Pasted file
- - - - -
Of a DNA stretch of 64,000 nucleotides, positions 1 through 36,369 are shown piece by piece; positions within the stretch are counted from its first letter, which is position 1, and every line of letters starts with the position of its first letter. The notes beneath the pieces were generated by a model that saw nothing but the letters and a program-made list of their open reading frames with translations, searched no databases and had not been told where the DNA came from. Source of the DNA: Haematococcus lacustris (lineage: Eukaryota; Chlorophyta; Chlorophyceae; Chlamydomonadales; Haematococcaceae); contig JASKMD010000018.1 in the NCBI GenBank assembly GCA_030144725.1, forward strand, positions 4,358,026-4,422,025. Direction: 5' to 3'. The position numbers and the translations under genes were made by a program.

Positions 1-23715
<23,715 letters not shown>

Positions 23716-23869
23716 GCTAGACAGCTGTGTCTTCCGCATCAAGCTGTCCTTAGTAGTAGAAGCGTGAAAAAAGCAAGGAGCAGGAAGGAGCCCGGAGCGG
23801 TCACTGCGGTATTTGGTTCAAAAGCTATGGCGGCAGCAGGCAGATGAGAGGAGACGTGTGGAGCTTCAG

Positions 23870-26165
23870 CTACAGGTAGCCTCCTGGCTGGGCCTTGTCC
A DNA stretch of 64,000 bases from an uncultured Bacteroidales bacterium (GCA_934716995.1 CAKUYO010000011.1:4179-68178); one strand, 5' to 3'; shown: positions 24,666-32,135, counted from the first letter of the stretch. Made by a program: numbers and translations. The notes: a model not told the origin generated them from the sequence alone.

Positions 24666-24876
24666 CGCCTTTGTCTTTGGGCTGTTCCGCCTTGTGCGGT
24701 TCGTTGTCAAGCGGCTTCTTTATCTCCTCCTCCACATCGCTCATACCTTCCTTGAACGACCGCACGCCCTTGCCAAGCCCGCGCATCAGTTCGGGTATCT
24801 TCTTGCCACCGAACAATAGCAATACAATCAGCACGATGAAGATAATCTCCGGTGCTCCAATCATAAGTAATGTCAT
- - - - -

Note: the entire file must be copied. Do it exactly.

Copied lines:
Of a DNA stretch of 64,000 nucleotides, positions 1 through 36,369 are shown piece by piece; positions within the stretch are counted from its first letter, which is position 1, and every line of letters starts with the position of its first letter. The notes beneath the pieces were generated by a model that saw nothing but the letters and a program-made list of their open reading frames with translations, searched no databases and had not been told where the DNA came from. Source of the DNA: Haematococcus lacustris (lineage: Eukaryota; Chlorophyta; Chlorophyceae; Chlamydomonadales; Haematococcaceae); contig JASKMD010000018.1 in the NCBI GenBank assembly GCA_030144725.1, forward strand, positions 4,358,026-4,422,025. Direction: 5' to 3'. The position numbers and the translations under genes were made by a program.

Positions 1-23715
<23,715 letters not shown>

Positions 23716-23869
23716 GCTAGACAGCTGTGTCTTCCGCATCAAGCTGTCCTTAGTAGTAGAAGCGTGAAAAAAGCAAGGAGCAGGAAGGAGCCCGGAGCGG
23801 TCACTGCGGTATTTGGTTCAAAAGCTATGGCGGCAGCAGGCAGATGAGAGGAGACGTGTGGAGCTTCAG

Positions 23870-26165
23870 CTACAGGTAGCCTCCTGGCTGGGCCTTGTCC
A DNA stretch of 64,000 bases from an uncultured Bacteroidales bacterium (GCA_934716995.1 CAKUYO010000011.1:4179-68178); one strand, 5' to 3'; shown: positions 24,666-32,135, counted from the first letter of the stretch. Made by a program: numbers and translations. The notes: a model not told the origin generated them from the sequence alone.

Positions 24666-24876
24666 CGCCTTTGTCTTTGGGCTGTTCCGCCTTGTGCGGT
24701 TCGTTGTCAAGCGGCTTCTTTATCTCCTCCTCCACATCGCTCATACCTTCCTTGAACGACCGCACGCCCTTGCCAAGCCCGCGCATCAGTTCGGGTATCT
24801 TCTTGCCACCGAACAATAGCAATACAATCAGCACGATGAAGATAATCTCCGGTGCTCCAATCATAAGTAATGTCAT